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Travel after retirement? Just Do It?

Written by Michael C. Jozwiak
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Hitting the road after retirement is the goal of many people contemplating a work-free future.

Retired? Bored? TRAVEL! You can do it. Since  retiring in 2012, I’ve taken group tours to Scotland, across Eastern Europe, Ireland, and Rome, and drove to the Vicksburg, Mississippi, Civil War Battleground National Military Park.

Group tours do all the planning. You’re in luxury motor coaches and great hotels. No worry about driving or long lines at major sites. Groups usually number 30 to 40 travelers and you meet people from across the globe.

I used AAA Travel to research the tour operators and book trips. I still exchange emails with a lady from Indonesia who now lives in Perth, Australia. We met on the Scotland trip.

My Scotland trip started in Edinburgh and ended across the country in Glasgow.

We toured palaces, saw castles, visited golf’s mecca St Andrews, a sheep farm in the highlands, a whiskey distillery (with samples!), Loch Lomond and Loch Ness (didn’t see Nessie), the Rosslyn Chapel from The Da Vinci Code, and other historic sites.

City tours give you peeks at where to go for shopping, restaurants, and sites to explore on your free time.

Tours provide breakfasts each day and some dinners, but we also had group banquets and special meals.

Sometimes fast-paced, always worth it

Yes, some multi-city tours can be hectic, packing and unpacking, and lodging in a different hotel every few days. However, tours feature single-city explorations, too, where you stay the whole time in one hotel in one major city — London, Rome, Paris, Madrid — and immerse yourself in it.

That’s how I did Rome: one hotel with tours to the Vatican, Sistine Chapel, Colosseum, and side trips to Pompeii and Herculaneum. I found great shopping and wonderful restaurants to sample the national cuisine on my free time.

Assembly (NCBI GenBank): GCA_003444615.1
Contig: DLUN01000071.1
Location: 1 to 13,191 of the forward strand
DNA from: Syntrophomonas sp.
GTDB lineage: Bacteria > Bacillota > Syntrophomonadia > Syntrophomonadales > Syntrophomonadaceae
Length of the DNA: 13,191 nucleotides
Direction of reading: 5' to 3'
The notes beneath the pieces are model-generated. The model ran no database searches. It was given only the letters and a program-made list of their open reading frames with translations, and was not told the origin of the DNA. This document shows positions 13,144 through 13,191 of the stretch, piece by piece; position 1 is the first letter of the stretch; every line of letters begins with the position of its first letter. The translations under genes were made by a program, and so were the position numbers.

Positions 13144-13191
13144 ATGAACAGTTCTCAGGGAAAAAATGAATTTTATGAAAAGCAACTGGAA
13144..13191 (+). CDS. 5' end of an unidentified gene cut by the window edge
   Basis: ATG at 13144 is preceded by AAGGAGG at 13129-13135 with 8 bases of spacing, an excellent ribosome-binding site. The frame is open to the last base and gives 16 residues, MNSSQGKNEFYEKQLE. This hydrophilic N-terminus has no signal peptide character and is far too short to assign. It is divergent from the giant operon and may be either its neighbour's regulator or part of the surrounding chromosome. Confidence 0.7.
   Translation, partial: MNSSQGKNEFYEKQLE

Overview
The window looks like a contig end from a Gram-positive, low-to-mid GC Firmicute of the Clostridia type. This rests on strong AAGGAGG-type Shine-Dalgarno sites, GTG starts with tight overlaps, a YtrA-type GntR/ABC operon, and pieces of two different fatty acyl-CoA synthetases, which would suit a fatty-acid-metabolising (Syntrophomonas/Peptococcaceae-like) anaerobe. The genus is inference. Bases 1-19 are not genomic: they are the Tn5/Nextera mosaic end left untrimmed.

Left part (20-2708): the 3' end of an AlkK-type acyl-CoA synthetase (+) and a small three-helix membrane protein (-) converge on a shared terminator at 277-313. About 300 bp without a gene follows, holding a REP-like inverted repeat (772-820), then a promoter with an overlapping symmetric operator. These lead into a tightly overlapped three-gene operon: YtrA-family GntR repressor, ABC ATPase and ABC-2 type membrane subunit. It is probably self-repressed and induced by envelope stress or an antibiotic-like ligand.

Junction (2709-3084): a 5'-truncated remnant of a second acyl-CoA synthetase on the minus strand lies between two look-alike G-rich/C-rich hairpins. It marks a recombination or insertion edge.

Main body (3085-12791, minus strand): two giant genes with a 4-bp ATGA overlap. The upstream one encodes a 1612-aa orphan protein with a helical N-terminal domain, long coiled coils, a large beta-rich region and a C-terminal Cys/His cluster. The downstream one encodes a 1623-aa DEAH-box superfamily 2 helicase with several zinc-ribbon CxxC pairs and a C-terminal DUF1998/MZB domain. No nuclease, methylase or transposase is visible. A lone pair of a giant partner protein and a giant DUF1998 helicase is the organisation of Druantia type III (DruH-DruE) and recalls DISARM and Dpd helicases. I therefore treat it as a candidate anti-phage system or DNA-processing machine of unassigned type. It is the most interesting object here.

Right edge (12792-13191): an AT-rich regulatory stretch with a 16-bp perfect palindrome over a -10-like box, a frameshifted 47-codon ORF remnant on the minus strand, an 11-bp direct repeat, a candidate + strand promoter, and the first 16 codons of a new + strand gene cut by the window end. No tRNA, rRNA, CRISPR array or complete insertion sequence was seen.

image retiree overseasCruises are meant for couples or someone you’d be OK with as a roommate. When cruise ads state a price per person, it means two in a cabin.

Sailing solo means you just about pay double; few ships have single cabins. Again, a cruise can make several stops. I did one around Hawaii years ago.

We flew to Honolulu, sailed to several islands, and had free time for snorkeling, mopeds to volcanos, city tours, and eating “native.” I remember the captain proudly saying, “We’re never more than a mile from land, but sometimes, that’s straight down.” (Groaning laughter!)

Anticipate health issues in advance

As we elders often worry about health, I discovered that Medicare applies only in the U.S. and its possessions, like Puerto Rico, the U.S. Virgin Islands and Guam.

My supplemental policy only applies after the fact and only for emergencies. You pay when you’re away, so save all receipts and paperwork; then apply for reimbursement back home.

So check with AAA or your uncle in the travel business, get catalogues, your passport, the TSA bypass screening, and GO! If you didn’t do it when you were young, do it now.

 

Jozwiak Michael NUMichael C. Jozwiak is the guest retiree columnist for this issue of Benefits Pulse. He worked with the city for 19 years before retiring in 2012 and now lives in Galveston.

Read 474 times Last modified on Monday, 08 July 2019 17:12